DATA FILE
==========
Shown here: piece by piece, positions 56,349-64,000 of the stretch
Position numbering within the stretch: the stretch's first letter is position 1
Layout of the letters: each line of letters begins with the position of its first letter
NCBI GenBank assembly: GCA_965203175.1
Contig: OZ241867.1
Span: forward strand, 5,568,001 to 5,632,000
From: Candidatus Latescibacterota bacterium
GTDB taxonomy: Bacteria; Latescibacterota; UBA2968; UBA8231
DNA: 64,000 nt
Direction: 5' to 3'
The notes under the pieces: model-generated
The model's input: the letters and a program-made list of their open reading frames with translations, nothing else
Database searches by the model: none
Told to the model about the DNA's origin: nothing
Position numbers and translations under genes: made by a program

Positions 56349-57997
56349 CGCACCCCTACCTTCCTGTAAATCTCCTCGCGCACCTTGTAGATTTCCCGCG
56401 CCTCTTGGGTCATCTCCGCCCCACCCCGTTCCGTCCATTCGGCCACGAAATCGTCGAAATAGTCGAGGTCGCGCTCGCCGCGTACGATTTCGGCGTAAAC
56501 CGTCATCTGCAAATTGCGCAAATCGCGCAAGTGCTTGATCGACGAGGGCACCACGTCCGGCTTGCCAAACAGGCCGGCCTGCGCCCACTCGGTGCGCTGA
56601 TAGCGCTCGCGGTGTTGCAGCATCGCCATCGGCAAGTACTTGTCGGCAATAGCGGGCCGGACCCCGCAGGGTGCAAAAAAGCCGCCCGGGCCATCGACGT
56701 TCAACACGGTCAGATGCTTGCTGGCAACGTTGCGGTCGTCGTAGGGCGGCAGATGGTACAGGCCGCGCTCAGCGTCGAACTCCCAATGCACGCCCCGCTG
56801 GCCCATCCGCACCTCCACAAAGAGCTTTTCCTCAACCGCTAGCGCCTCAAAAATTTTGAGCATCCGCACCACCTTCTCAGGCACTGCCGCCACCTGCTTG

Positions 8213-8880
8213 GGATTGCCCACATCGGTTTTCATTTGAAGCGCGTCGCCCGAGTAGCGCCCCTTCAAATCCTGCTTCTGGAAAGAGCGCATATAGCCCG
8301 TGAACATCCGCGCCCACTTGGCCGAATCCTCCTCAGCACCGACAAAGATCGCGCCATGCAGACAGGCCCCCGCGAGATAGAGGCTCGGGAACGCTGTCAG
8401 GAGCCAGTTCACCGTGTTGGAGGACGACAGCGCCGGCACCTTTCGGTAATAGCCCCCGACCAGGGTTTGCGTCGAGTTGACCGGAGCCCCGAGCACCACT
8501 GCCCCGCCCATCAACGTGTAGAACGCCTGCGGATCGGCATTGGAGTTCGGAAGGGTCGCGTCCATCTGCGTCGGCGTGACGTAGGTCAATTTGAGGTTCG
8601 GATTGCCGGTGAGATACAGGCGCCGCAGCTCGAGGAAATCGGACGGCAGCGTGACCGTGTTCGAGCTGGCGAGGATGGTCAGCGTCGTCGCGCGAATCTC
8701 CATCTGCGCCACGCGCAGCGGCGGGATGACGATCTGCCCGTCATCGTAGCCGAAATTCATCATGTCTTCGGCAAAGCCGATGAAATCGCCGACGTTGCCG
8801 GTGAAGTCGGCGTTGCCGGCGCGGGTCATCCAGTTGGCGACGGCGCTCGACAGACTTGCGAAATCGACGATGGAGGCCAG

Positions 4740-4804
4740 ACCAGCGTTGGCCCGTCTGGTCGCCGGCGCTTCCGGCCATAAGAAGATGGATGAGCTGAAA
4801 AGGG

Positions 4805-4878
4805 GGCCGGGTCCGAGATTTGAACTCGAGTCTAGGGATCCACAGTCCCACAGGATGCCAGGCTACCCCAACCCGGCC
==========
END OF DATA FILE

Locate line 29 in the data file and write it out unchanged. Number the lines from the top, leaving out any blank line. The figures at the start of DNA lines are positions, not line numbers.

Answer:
8701 CATCTGCGCCACGCGCAGCGGCGGGATGACGATCTGCCCGTCATCGTAGCCGAAATTCATCATGTCTTCGGCAAAGCCGATGAAATCGCCGACGTTGCCG